The artifacts found in these royal burials suggest that pharaohs entombed in pyramids were probably buried with grave goods that were more modest than those found buried with Tutankhamun, Grajetzki noted. Unlike the early pharaohs, Tutankhamun's tomb was located in the Valley of the Kings — a remote valley near modern-day Luxor that was used as a royal burial site for over 500 years during the New Kingdom, according to Britannica (opens in new tab).

"This does not mean that he [Khufu] was poorer [than Tutankhamun]. His pyramid proves the opposite. He was just buried following the customs of his day," Grajetzki wrote in the article. 

Large treasures haven't been discovered in any of the known Egyptian pyramids. "There were no large 'treasures' in the pyramids, like in the tomb of Tut," Hans-Hubertus Münch, a scholar who has researched and written about ancient Egyptian burial finds, told Live Science in an email. In addition, no tomb containing vast amounts of lavish grave goods has been found dating to earlier times when pyramids were built, Münch said. He noted that during the New Kingdom (circa 1550 B.C. to 1070 B.C.), a time when pyramid building ended, the amount of lavish grave goods buried with royal and non-royal individuals increased. 

During the New Kingdom, people, if they had the ability, tried to put large numbers of ornate objects in their tombs. "This enormous mass of objects in tombs is only an invention of the New Kingdom," Münch said. Why exactly they wanted to do this is not entirely clear. 

Pyramid texts

While the burial goods inside the pyramids were modest compared with later ancient Egyptian tombs, some of the pyramids had lengthy hieroglyphic inscriptions on their walls, which scholars today call the "pyramid texts." The texts record a large number of "spells" (as Egyptologists call them) and rituals.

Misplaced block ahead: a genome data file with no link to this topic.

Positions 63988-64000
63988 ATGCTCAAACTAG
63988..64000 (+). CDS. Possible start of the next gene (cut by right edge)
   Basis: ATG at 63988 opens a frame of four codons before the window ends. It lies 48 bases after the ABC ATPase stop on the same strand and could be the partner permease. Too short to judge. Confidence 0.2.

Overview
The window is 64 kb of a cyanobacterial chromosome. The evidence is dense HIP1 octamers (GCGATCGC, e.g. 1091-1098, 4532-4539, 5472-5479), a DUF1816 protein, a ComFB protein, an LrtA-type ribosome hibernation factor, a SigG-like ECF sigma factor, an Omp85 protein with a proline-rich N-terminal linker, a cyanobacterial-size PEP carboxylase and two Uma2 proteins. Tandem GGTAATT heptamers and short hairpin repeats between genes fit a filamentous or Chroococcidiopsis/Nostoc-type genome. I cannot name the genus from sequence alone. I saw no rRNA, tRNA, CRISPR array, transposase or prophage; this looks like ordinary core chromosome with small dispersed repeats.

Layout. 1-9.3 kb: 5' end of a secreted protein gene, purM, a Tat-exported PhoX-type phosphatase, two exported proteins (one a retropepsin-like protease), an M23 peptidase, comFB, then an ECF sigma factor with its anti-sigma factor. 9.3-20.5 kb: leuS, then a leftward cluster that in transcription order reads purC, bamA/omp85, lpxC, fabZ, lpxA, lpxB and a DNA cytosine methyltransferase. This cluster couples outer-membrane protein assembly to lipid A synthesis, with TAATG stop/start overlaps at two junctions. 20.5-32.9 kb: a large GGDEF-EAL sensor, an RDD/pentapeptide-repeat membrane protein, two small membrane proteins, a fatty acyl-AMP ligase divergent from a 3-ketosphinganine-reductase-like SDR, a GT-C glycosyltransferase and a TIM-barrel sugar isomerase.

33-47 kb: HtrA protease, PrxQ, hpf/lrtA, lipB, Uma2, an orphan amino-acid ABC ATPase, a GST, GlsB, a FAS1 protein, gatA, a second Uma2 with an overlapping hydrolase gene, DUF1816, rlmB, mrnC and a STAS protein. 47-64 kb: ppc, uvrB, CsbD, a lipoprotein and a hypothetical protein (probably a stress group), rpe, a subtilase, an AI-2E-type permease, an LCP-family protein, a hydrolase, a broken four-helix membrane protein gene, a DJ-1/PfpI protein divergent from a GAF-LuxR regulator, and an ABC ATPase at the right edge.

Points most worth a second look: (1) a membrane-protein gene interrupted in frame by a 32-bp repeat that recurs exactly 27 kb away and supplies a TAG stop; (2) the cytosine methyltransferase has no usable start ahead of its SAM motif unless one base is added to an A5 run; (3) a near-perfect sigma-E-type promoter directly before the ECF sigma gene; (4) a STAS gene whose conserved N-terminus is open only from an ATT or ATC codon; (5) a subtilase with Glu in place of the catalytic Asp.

The pyramid of Unis or Unas (reign circa 2353 B.C. to 2323 B.C.) was the first pyramid to have these texts on its interior walls, while the pyramid of Ibi (reign circa 2109 B.C. to 2107 B.C.) was the last known case, James Allen, an Egyptology professor at Brown University, wrote in the book "The Ancient Egyptian Pyramid Texts (opens in new tab)" (Society of Biblical Literature, 2005). 

The function of the pyramid texts "was to enable the deceased to become an akh," a spirit that exists in the afterlife, Allen wrote. The spells aimed to reunite the "ka" and "ba" — parts of a person's soul that the Egyptians believed were separated at death. 

The appearance of these texts "probably reflects a shift or innovation in the ancient Egyptians' ideas of the royal afterlife," Allen told Live Science. In earlier times, documents like the Pyramid Texts may have existed, but, for whatever reason, they started being written on the pyramid walls in the time of Unis. 

 Originally published on Live Science.

Owen Jarus
Live Science Contributor

Owen Jarus is a regular contributor to Live Science who writes about archaeology and humans' past. He has also written for The Independent (UK), The Canadian Press (CP) and The Associated Press (AP), among others. Owen has a bachelor of arts degree from the University of Toronto and a journalism degree from Ryerson University.